I’m often asked if there’s a secret to winning IABC Gold Quill awards. If there is, it’s an open secret that is spelled out clearly in the description of what to include in the Statement of Objectives that accompanies the work sample you want to enter—measurable objectives and measurable results tied to organizational goals.
I’ve put together some slides that show examples of how to, and how not to, think through your objectives and then measure how well you achieve them. You can also review a Quill-winning statement of objectives, as well as look at two Gold Quill-winning statements of objectives for client projects.
The “secret,” if there is one, is building in research and measurement. Do upfront research to be sure you understand the organizational need and your key audiences. Establish baselines for where you’re starting out before your communication is launched. Then repeat the research to measure the progress you made. And above all, be sure that what you’re measuring is connected to audience behaviors that lead to financial results, not just improvements in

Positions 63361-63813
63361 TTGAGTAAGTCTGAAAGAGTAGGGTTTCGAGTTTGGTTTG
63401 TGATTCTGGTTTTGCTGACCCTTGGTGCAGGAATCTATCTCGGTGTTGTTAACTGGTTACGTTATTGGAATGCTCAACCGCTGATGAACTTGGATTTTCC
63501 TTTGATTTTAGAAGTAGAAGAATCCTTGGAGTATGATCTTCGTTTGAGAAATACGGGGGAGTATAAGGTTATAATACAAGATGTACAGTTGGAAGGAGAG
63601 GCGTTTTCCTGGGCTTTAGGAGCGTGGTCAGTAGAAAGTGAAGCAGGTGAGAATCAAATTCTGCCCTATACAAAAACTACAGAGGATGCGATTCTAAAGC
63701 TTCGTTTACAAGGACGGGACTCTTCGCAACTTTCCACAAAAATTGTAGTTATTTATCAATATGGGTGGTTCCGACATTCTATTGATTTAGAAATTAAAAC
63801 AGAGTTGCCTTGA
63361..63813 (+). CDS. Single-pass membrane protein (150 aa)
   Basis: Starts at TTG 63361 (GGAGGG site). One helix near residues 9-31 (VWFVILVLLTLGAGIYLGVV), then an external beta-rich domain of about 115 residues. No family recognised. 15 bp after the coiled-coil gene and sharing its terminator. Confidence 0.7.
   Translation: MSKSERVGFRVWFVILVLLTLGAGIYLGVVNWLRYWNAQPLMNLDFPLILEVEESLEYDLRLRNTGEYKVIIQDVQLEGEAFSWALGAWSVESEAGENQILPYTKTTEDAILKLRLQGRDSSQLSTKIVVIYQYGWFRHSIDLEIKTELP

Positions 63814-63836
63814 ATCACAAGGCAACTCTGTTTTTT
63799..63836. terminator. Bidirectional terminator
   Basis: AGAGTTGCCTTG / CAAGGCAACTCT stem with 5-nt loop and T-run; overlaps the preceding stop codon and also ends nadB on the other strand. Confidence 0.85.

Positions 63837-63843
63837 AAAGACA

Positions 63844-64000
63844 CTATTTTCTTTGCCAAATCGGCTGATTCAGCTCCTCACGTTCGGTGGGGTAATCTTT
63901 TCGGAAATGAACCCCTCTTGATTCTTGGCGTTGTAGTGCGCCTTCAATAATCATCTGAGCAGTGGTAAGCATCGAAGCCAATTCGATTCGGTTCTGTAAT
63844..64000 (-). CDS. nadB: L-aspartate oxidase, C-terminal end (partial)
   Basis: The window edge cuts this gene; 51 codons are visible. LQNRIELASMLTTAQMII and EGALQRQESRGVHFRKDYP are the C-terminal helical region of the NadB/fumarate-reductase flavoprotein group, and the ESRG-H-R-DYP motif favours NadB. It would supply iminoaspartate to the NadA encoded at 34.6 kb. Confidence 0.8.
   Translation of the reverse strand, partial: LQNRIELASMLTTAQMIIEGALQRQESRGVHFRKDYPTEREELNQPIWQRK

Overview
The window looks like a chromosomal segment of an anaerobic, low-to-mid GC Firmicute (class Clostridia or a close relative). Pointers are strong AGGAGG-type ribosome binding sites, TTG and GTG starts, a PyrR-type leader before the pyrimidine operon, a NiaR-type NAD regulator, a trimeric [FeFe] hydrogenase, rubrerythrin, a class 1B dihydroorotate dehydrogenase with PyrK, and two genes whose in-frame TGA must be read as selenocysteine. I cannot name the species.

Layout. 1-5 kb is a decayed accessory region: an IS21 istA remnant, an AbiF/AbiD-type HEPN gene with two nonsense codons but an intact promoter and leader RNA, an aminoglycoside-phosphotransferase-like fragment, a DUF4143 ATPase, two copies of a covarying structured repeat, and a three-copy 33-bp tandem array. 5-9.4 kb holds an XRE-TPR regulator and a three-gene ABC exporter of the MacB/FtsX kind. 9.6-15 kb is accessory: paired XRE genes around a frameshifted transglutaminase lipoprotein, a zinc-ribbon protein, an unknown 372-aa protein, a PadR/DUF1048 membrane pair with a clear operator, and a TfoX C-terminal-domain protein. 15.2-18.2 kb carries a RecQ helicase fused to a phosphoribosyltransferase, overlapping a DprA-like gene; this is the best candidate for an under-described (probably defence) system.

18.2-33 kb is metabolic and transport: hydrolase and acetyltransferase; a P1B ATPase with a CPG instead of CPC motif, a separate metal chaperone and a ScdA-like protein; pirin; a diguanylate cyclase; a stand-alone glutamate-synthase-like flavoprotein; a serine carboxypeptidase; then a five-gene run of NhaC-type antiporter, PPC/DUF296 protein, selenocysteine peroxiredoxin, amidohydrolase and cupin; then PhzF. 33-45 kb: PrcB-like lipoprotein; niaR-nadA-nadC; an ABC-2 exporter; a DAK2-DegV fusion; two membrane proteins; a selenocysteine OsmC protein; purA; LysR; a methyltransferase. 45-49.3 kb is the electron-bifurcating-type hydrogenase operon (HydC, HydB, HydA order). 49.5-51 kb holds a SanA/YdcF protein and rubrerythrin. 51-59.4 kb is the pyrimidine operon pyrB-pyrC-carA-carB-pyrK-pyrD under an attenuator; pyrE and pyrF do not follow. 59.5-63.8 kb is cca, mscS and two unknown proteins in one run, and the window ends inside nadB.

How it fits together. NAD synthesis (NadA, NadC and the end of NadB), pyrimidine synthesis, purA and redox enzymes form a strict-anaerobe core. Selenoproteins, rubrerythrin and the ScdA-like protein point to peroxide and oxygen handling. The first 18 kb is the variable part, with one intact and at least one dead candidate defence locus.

knowledge and greater satisfaction with a communication vehicle. This approach ensures that the value of what you’re doing is appreciated by your senior leadership team, not just award program judges.
If you’re thinking of entering any award programs next year, now is the time to establish your baselines. I hope the information here gives you some ideas on how to do that. If you need any more, just give us a call.
May you have a measurably successful year!
What Not to Measure in Your Gold Quill Application
Many Gold Quill applicants make the mistake of measuring the wrong objectives and results. Here are some guidelines to help you avoid potential pitfalls.
What NOT to Measure: Objectives and results that are neither
What NOT to Measure: Objectives and results that are not measured
What NOT to Measure: Objectives and results that are unrelated
What TO measure: Objectives and results that are linked together